Mathematics at Aquinas College

Mathematics Minor

Minor Requirements: Twenty-four (24) semester hours

Required Courses:

  • MS121 (MS)
  • MS122 (MS)
  • Sixteen (16) semester hours selected from courses having MS121 as a prerequisite (excluding MS375). Also, MS114, MS252, and MS282 can count toward these sixteen (16) hours, as can one (1) hour from CA210.

At least twelve (12) semester hours of mathematics must be taken at Aquinas College.


  • MS121 Calculus I (4) MS

    Functions, limits, continuity, derivatives, antiderivatives, Fundamental Theorem of Calculus, solids of revolution. This course has five contact hours per week. Prerequisites: Three and one-half years of college-preparatory math, including trigonometry or MS114.

  • MS122 Calculus II (4) MS

    Inverse functions, integration techniques, integrals with applications, conic sections, polar coordinates, parametric equations, sequences and series. This course has five contact hours per week. Prerequisites: MS121

  • MS114 Precalculus (4) MS

    Linear and quadratic functions; equations and inequalities; transformations; systems of linear equations and inequalities; polynomial, rational, exponential, logarithmic and trigonometric functions, and graphing; conic sections. Prerequisite: Three (3) years of college-preparatory math or MS111.

  • MS252 Statistics (3)

    Designed for students who have had at least three (3) years of high-school mathematics or its equivalent. Topics to be covered include frequency distributions, variability, probability, sampling, estimation, testing, hypotheses, analysis of variance, regression and correlation analysis, and nonparametric tests. (Course counts as three (3) semester hours toward a minor, but only one (1) semester hour toward a major.) Prerequisite: MS114.This course is not accepted for the General Education Mathematics requirement.

  • MS282 Applied Statistics with R (3) MS

    The course is designed to provide participants with a basic understanding of common statistical computing approaches and how to apply those approaches to common industry and research scenarios. Following completion of the course, students will possess the requisite programming skills to function as a programmer analyst in an analytical work environment. Topics include: importing/exporting data in various formats; character and numeric manipulation; merging; subsetting, and combining data sets; effective programing with common data structures; and producing high quality graphics and reports for end users. The free and open source R programming language will be used extensively throughout the course to teach fundamental programming concepts and applied statistical approaches. Introductory Statistics with R {Daalgard 2008} will serve as a supplemental text to aid in retention and understanding of the topics covered.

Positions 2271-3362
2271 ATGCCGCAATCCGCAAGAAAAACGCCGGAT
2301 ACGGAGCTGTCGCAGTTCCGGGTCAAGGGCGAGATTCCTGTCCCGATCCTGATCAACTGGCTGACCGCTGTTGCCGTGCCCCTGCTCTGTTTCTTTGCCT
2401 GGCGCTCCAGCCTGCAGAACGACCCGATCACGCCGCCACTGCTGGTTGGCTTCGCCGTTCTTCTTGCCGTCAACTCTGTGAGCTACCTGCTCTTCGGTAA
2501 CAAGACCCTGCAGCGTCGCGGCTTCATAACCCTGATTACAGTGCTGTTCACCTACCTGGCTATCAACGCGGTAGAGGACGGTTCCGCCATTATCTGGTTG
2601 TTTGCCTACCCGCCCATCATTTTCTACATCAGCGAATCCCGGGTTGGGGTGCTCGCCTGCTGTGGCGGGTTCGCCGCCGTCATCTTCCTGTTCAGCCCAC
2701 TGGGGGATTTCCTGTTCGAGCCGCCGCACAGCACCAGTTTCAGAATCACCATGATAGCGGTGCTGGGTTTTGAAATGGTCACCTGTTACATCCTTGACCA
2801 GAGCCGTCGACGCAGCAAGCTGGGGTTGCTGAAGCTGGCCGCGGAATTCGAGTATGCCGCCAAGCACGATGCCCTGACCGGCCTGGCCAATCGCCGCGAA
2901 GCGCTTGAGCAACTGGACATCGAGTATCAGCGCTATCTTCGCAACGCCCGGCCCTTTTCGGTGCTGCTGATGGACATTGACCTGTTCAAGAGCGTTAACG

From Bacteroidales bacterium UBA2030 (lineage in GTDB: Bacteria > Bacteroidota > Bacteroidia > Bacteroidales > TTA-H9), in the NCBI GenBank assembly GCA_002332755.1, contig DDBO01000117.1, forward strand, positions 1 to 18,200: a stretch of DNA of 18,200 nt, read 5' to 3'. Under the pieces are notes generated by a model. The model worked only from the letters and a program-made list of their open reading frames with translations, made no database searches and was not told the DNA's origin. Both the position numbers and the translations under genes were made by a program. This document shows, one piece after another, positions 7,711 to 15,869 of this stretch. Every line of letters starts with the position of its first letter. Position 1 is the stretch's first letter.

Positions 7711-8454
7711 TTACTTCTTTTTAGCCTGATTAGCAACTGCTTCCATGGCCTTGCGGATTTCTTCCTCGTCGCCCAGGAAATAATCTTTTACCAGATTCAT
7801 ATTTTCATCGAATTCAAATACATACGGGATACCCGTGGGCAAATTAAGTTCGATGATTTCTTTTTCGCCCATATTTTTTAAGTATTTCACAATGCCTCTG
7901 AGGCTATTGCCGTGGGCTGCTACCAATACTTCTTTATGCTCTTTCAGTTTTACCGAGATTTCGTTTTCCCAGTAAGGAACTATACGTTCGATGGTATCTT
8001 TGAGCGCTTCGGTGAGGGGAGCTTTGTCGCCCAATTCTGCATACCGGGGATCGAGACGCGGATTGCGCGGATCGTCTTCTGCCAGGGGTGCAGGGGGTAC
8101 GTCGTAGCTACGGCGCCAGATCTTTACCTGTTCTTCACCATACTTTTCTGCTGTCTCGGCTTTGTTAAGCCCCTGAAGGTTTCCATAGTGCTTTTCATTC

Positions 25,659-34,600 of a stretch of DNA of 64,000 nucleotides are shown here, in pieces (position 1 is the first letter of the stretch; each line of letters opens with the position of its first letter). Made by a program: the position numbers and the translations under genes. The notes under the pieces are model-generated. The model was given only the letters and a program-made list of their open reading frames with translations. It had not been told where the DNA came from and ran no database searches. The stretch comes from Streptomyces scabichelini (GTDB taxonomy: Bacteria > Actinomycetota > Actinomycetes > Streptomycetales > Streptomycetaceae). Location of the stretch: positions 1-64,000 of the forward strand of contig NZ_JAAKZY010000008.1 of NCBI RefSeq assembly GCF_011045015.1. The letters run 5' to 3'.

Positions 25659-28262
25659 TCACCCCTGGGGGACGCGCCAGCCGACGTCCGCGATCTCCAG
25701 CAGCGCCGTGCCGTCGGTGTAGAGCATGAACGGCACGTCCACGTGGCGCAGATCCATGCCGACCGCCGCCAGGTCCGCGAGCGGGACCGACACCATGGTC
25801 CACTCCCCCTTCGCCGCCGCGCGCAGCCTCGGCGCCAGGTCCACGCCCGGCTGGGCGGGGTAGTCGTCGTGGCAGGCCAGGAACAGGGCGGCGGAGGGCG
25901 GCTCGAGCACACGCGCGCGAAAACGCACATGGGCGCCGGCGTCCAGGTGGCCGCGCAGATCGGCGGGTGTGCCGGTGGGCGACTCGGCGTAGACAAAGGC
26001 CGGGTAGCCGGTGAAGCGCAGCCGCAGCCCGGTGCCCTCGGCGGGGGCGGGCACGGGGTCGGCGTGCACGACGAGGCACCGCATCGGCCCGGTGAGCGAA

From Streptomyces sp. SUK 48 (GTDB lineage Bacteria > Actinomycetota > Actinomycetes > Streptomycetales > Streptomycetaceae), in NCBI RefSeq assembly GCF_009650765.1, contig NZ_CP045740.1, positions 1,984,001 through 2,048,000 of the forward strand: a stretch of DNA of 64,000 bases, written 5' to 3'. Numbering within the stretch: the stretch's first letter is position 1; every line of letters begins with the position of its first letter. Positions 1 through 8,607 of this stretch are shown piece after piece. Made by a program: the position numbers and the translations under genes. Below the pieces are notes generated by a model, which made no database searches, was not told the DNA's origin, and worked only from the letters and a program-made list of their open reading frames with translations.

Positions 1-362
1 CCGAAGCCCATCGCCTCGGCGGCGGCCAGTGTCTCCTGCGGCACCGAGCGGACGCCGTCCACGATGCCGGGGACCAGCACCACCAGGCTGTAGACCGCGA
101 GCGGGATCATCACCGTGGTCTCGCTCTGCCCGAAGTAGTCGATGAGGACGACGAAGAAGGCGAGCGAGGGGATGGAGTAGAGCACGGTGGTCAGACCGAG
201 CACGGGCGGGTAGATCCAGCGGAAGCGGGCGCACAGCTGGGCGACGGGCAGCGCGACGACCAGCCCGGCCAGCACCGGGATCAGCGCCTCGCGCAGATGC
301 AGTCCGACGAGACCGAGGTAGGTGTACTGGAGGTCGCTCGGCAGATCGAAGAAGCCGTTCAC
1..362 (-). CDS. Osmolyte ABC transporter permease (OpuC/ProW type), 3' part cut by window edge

• CA210 Math and Theology

    Three influential mathematical developments of the 20th century have had repercussions in theology: Gödel’s Incompleteness Theorems, Cantor’s transfinite cardinals and non-Euclidean geometries. We will learn enough math to support our understanding of these results. We will also consider the historical, philosophical and theological contexts in which these results were developed, exploring various controversies associated with these developments. This course also earns one (1) semester hour toward the math major or minor.